We agreed upon the shunt flow study and we were then admitted. Hayden ate a great dinner and went to sleep but woke up with more headaches on and off.  The neurosurgeon on call, had never met us, nor did he know anything about the medical complexities of the previous 27 surgeries.  To say that I was reluctant about turning my child over is an understatement when thinking about brain surgery with a stranger.  

Friday:  I called our neurosurgeon in Houston to ask if we could have a medical transport for "Continuity of Care"  due to possible unforeseen medical complexities that could arise.  He was reassuring saying that if the issue were simply the shunt, he was confident that it could be handled by most any neurosurgeon as it is the most common procedure.  He was also concerned about the length of time in transport due to his symptoms.

After the consult with Houston, the on-call neurosurgeon secured the operating room within 2 hours.  Hayden's pain was then becoming unbearable again as we waited for the surgeon and OR to be ready.  The procedure took an hour to replace. 

He stayed overnight when he woke with a fever and had to wait 24 hours before he was released.

Saturday:  I went home to be with his siblings Garrett, 7 & Hanna, 14.  They continued to pray for their brother and were very pleased that their brother was getting help from the hospital.  Medical emergencies take a toll on the whole family and especially the siblings that are left behind.  Hanna had cried thinking that Hayden was overreacting and not taking care of himself by drinking enough water.  She felt guilty for then being exhausted by his illness.  I spent some special time with my other two feeling the comfort of the Spirit telling me Hayden would be OK. 

Hayden ate and felt good all day.  

Sunday:  Released from the hospital to start his first Christmas vacation with the custody of his father.

I was overwhelmed by the supportive prayers that were offered on Hayden's behalf that got him through this difficult time.  Thank you for all of those posts on Facebook.  They were encouraging and sent positive healing energy his way.

Thursday Facebook Post:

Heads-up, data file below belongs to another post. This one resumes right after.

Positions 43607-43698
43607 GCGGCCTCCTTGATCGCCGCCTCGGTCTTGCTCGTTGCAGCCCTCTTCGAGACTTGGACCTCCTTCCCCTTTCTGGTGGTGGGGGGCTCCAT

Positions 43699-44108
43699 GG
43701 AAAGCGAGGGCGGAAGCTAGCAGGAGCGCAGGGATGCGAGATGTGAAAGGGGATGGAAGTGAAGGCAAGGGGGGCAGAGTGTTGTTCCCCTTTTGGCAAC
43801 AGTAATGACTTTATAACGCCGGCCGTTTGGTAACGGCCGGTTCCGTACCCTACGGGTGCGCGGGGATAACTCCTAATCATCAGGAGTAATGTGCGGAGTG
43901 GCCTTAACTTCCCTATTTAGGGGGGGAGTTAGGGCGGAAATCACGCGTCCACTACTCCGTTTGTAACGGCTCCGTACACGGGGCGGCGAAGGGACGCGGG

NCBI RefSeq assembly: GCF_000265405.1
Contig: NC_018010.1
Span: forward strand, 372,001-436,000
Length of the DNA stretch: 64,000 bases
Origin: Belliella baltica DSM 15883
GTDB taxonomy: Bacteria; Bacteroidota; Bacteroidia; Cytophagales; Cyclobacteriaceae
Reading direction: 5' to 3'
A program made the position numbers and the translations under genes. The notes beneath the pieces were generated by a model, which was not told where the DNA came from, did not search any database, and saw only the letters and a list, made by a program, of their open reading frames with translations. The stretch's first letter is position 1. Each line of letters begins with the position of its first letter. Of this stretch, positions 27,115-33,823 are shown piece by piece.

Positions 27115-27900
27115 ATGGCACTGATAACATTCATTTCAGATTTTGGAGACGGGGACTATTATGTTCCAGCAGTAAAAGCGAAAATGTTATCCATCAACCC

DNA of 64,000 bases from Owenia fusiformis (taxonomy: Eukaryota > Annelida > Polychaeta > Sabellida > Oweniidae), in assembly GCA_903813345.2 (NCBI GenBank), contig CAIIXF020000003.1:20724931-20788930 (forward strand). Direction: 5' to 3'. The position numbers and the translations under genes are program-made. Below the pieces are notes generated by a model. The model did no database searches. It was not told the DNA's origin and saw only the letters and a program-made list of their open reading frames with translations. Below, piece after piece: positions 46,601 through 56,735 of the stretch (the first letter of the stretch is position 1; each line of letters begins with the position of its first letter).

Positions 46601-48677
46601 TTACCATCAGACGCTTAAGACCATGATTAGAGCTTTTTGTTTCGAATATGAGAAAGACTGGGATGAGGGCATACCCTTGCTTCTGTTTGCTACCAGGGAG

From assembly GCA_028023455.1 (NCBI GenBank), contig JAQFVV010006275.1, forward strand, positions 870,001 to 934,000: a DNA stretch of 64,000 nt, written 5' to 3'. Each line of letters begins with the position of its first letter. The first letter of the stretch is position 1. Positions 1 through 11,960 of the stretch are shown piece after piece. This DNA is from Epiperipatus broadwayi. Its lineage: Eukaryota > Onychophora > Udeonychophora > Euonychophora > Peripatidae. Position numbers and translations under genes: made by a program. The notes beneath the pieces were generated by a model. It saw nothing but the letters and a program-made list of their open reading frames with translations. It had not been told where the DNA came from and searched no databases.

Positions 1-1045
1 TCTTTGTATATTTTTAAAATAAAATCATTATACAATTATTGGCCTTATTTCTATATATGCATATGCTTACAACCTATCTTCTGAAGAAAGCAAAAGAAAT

Perseverance over pain

Faith over fear

”God grant me the serenity to accept the things I can not change, the courage to change the things I can, and the wisdom to know the difference.”

Today was Hayden’s special 🎄celebration at school so he got all dressed up in Christmas Buccee’s gear only to go to the ER.  After nearly a 13 year life, today we are blaming Hayden’s shunt, for possibly giving him screaming unbearable/terrible headaches.

🧠💣🤯🔥Hayden was born with a condition called congenial hydrocephalus.  It means fluid on the brain that creates pressure on the brain tissue.  

He has a ventriculoperiteneal (VP)brain shunt, a long plastic catheter that was drilled into his brain and drains into his belly.  We have been reluctantly awaiting this moment of eventual failure.

He has undergone a CT scan, and several X-rays.  It's our first time here for neurosurgery since our beloved surgeon, Timothy George, passing last year.  We don't know what the reason is but we are trying to figure this unbearable headache pain out.🤯🧠💣🥊🔥🙏

🧠 Here is a lesson on hydrocephalus:

The body continuously produces CSF, which is naturally circulated and absorbed. Hydrocephalus is the blockage of this cycle, leading to fluid buildup, and the most common treatment is surgically inserting a shunt, notes the National Institute of Neurological Disorders and Stroke. “This system diverts the flow of CSF from the CNS (central nervous system) to another area of the body where it can be absorbed as part of the normal circulatory process,” it notes.

A shunt is a study plastic tube, but they are “imperfect devices,” notes the source, which warns a shunt can carry complications of its own. They are prone to mechanical failure, and can lead to infections and obstructions, it adds. When this occurs, further surgery may be required to repair the unit. 

#protectTXfragilekids #bucees #healthcare #neurosurgery

Saturday, July 18, 2020

One Week Postoperative Spinal Fusion during COVID 19 Pandemic

As a Caregiver, I have been pushed to my limits physically and emotionally.  I have been made completely aware of my inadequacies to stop Hayden’s pain and trauma.